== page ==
The restoration was kept under tight security because Bob Ashton at MCACN wanted to have the car’s unveiling happen at the MCACN show in 2017, so Frank treated this one like it was top secret. Even Rich and his family weren’t sent complete overall photos of the car as the restoration neared its finish! The Tuesday before MCACN, Rich arrived in Virginia to pick the ‘Cuda up and bring it to Chicago, and that was the first time he or Nancy had seen it fully assembled and looking like you see it here – needless to say, Rich was aghast and Nancy was all smiles – she knew this one was a diamond in the rough all along. The ‘Cuda was revealed at MCACN to very high acclaim, and it was judged by some of the toughest guys in the muscle car hobby, including Dave Wise, who, we’re told, spent quite a bit of time examining the car inside and out, top and bottom, and finally came over to Rich and asked, “Who did this?” When Rich said “Frank Badalson,” he said Dave smiled and said, “Oh… that explains it.” In a nutshell, the car scored 996 points out of a possible perfect score of 1,000 points. That might just be a record, but we’re not certain, and it’s certainly nothing to sneeze at when a car fresh out of the resto shop scores that well at the toughest judged show in the country!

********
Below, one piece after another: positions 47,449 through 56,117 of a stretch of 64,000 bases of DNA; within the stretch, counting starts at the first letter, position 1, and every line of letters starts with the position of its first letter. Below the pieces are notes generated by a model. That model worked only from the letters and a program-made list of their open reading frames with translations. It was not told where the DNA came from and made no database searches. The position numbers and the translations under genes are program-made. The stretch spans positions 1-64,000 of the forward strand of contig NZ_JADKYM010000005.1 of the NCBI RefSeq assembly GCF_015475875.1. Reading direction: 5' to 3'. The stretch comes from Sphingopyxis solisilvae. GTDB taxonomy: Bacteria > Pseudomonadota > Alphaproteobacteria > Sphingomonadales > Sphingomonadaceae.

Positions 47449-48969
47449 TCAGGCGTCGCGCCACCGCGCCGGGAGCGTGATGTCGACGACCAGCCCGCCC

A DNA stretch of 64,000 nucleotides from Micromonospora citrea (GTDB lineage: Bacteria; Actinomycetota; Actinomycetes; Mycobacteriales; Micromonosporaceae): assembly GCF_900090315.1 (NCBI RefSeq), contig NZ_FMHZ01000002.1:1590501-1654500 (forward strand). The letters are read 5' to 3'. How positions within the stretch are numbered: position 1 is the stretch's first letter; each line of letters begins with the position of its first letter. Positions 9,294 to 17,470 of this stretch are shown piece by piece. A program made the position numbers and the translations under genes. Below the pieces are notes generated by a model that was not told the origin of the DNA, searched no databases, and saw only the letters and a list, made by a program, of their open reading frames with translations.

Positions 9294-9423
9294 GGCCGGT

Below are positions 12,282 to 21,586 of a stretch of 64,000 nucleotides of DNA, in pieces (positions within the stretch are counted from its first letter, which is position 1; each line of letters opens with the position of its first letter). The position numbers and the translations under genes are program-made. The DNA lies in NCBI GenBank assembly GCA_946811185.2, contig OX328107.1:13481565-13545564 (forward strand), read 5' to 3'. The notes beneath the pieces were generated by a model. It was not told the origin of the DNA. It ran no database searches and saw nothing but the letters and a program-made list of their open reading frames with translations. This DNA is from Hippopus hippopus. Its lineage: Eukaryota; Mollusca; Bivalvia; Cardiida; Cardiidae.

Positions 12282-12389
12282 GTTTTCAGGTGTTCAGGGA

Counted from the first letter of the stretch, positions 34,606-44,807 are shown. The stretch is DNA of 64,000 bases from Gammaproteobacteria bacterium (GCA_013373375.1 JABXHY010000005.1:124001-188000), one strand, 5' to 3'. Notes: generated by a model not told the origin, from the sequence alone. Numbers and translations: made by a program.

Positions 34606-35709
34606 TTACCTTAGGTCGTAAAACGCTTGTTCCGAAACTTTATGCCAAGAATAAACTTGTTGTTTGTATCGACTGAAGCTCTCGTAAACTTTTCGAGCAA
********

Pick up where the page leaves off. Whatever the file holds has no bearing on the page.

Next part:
So, while things were looking bleak for the “Blood Money ‘Cuda” just three years ago, sitting in a U.S. Marshal’s warehouse in Jersey, the future is extremely bright these days. It’s now the crown jewel of Rich and Nancy’s collection, and Rich informs us they’ll likely have it out to a number of major Mopar events next show season.

Since it turned out so amazing, he’s hesitant to drive this one for a while, but as we said earlier, with so many other cars in the driveway, it’s not like he or his sons are hurting for choices come cruise night. So, if you happen to drive by the police station in Little Egg Harbor, New Jersey, don’t be surprised to see something with really bright paint and stripes sitting out in the parking lot – doesn’t mean anybody’s in trouble, just means that Rich Buzby is on the job.